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This is a follow-up to my previous question about developing Perl applications. Let’s say I develop an application as a CPAN module using Module::Install. Now I upload the code to the production server, say using a git push, and I would like to install the application dependencies listed in Makefile.PL. If I simply run cpan ., the thing tries to install the application like a regular Perl module, ie. starts to copy the modules and documentation to standard Perl directories all over the system.

Is this the way it’s supposed to be? Do you install the application into the standard Perl directories? I am used to having my Perl applications in one directory with separate lib. Otherwise it seems I’d have to manage a lot of other things, like installing the resources somewhere on path etc. If I just want to install the deps declared in Makefile.PL and run the application tests to make sure everything works, what should I do?

(Is this documented somewhere? I mean, is there something like best practice for deploying and updating non-trivial Perl applications? Or is everybody doing this his own way?)

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Why aren't you using [Dist::Zilla][dzil] Module::Install is very old. [dzil]: – Patrick J. S. Oct 6 '14 at 0:26
up vote 9 down vote accepted

I might be misunderstanding, but I think what you're looking for is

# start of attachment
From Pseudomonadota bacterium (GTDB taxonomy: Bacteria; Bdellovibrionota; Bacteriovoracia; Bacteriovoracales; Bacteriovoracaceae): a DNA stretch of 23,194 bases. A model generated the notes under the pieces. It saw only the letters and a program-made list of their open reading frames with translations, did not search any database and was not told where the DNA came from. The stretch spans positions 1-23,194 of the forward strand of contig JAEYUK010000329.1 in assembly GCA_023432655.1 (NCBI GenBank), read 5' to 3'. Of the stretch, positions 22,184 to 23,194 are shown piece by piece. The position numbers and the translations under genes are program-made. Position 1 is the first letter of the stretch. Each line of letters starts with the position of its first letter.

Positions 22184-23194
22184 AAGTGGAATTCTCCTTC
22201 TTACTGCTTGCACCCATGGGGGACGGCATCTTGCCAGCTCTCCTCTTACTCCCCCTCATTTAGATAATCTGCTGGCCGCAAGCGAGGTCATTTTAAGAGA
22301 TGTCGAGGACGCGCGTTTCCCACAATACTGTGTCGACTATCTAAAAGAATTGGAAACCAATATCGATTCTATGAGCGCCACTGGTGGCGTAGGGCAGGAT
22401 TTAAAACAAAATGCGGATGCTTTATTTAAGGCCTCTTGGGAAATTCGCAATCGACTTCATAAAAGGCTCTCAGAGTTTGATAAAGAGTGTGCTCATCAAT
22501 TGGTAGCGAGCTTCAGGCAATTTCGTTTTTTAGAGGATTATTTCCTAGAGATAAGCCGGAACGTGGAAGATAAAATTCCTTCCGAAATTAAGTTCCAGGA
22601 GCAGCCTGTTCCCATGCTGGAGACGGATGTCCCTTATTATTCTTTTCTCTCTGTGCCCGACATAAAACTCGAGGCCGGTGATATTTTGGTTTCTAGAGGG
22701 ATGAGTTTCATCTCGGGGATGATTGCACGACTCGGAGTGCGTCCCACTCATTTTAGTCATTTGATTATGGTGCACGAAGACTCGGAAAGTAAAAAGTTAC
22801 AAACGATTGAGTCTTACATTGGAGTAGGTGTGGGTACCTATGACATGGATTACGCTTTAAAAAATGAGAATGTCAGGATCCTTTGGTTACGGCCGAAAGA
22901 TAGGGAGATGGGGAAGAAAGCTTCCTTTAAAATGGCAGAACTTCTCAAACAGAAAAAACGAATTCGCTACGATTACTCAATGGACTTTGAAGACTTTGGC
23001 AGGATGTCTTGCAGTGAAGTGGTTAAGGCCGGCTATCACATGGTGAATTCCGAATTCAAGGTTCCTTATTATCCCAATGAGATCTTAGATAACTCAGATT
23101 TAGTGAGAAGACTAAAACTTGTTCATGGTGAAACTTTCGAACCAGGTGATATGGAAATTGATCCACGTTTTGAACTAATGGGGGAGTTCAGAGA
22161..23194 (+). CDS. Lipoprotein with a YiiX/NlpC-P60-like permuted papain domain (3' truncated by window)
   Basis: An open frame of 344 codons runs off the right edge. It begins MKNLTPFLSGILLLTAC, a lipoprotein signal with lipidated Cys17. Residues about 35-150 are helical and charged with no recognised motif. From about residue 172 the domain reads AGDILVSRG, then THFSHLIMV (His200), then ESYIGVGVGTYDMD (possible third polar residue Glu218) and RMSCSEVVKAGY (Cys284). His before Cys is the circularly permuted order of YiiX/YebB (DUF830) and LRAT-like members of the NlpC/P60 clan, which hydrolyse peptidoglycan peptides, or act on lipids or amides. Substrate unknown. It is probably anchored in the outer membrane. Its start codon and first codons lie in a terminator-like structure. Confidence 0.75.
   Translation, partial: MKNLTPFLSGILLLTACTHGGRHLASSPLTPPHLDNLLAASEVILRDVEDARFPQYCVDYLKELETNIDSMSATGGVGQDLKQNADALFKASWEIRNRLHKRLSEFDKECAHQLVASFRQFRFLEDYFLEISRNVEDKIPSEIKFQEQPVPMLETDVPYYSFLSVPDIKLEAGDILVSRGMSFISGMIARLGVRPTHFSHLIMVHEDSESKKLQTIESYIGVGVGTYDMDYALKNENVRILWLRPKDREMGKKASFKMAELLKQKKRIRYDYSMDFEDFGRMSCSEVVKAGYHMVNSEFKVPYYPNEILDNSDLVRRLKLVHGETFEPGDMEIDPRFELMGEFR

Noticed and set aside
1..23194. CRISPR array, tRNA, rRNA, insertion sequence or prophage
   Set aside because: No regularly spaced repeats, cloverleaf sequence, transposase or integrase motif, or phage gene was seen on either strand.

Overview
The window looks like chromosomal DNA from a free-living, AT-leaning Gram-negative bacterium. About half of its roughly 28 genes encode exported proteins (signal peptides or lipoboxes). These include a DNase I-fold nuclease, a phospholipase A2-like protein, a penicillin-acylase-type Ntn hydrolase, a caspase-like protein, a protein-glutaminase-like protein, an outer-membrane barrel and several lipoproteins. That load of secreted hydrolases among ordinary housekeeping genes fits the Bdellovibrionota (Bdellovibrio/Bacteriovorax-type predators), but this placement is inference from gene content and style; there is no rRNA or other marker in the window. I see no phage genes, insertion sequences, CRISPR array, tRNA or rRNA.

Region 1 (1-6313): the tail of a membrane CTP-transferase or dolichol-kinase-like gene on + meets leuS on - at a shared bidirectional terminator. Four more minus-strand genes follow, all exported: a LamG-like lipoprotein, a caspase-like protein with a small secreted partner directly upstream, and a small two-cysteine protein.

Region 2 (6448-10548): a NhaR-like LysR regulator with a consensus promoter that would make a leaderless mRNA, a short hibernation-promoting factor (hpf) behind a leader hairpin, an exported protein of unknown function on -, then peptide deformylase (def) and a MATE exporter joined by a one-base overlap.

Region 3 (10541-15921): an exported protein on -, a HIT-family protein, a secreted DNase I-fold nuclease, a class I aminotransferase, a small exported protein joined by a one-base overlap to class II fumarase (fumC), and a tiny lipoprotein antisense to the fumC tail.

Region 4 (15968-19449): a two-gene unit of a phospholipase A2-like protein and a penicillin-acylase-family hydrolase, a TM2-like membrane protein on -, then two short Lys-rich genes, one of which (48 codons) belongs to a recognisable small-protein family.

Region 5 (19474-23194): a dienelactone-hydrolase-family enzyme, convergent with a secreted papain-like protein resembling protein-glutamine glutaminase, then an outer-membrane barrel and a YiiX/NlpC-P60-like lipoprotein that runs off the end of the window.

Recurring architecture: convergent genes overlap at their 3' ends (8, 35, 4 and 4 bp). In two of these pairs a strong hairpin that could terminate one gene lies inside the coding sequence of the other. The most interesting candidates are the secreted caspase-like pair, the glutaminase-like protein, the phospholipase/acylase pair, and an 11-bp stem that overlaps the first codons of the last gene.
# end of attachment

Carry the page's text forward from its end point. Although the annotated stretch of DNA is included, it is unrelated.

perl Makefile.PL
make installdeps
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Thank you, it looks like I do :) – zoul Nov 10 '09 at 16:55

If you are using Module::Install, you're really using ExtUtils::MakeMaker behind the scenes. You can use all of the MakeMaker features and the targets it provides. Although the documentation doesn't show every feature, there are some valuable things to be found in the generated Makefile.

However, MakeMaker is old news and most everyone has asked Santa Claus for it to disappear. If you want better control, including creating your own targets and process, Module::Build is orders of magnitude easier to work with as well as cross-platform (even if that just means not using a different make, gmake, or whatever on the same OS on different boxes). If you deviate from the normal, consumer-grade installation process, you're life will be easier without MakeMaker.

Some people appreciate the brevity of the Module::Install build file, but once constructed, you don't spend a lot of time messing with your build file so it's not that much of a real benefit. When the little benefit you get locks you into MakeMaker, it's not a win at all.

A 2014 update: Module::Build has now fallen out of favor and needs a maintainer. It never quite got to the point where people could use it to build and distribute XS modules. It was deprecated in Perl v5.19 although you can still get it from CPAN.

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I have changed to Module::Build, feels better. The 0.36 release adds an installdeps action that does precisely what I was asking for. Thank you. – zoul Nov 10 '09 at 21:12

You could look at Module::ScanDeps to generate a list of dependent modules for installing. Or Par::Packer for packaging up the whole thing as an "app".

share|improve this answer
Thank you (+1), but that’s not quite what I want. M::S is quite orthogonal to the whole Module::Install machinery I would like to use. As for P::P, I am afraid it would make things unnecessarily complicated. Most of my applications are Catalyst web apps and it’s quite convenient for me to have a ‘live’ repository on the server when I want to fix something. – zoul Nov 10 '09 at 16:00

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